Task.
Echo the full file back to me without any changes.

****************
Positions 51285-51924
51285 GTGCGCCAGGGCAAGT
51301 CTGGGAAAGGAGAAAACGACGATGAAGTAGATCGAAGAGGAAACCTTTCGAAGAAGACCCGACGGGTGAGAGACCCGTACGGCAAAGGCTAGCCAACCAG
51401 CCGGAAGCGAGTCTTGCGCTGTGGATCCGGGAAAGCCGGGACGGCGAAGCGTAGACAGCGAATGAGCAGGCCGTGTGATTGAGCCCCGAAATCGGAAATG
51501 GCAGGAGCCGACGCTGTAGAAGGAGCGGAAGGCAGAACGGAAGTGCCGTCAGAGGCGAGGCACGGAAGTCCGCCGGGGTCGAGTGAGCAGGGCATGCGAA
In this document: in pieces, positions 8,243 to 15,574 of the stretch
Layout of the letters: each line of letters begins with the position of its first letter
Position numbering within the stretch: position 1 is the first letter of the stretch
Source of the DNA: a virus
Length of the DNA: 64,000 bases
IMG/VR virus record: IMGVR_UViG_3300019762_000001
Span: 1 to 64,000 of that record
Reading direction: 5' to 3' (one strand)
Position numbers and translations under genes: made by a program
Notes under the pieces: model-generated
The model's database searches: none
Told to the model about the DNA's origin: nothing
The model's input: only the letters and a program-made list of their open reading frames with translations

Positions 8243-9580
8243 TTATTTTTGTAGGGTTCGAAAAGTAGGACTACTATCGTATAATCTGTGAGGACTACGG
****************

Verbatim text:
Positions 51285-51924
51285 GTGCGCCAGGGCAAGT
51301 CTGGGAAAGGAGAAAACGACGATGAAGTAGATCGAAGAGGAAACCTTTCGAAGAAGACCCGACGGGTGAGAGACCCGTACGGCAAAGGCTAGCCAACCAG
51401 CCGGAAGCGAGTCTTGCGCTGTGGATCCGGGAAAGCCGGGACGGCGAAGCGTAGACAGCGAATGAGCAGGCCGTGTGATTGAGCCCCGAAATCGGAAATG
51501 GCAGGAGCCGACGCTGTAGAAGGAGCGGAAGGCAGAACGGAAGTGCCGTCAGAGGCGAGGCACGGAAGTCCGCCGGGGTCGAGTGAGCAGGGCATGCGAA
In this document: in pieces, positions 8,243 to 15,574 of the stretch
Layout of the letters: each line of letters begins with the position of its first letter
Position numbering within the stretch: position 1 is the first letter of the stretch
Source of the DNA: a virus
Length of the DNA: 64,000 bases
IMG/VR virus record: IMGVR_UViG_3300019762_000001
Span: 1 to 64,000 of that record
Reading direction: 5' to 3' (one strand)
Position numbers and translations under genes: made by a program
Notes under the pieces: model-generated
The model's database searches: none
Told to the model about the DNA's origin: nothing
The model's input: only the letters and a program-made list of their open reading frames with translations

Positions 8243-9580
8243 TTATTTTTGTAGGGTTCGAAAAGTAGGACTACTATCGTATAATCTGTGAGGACTACGG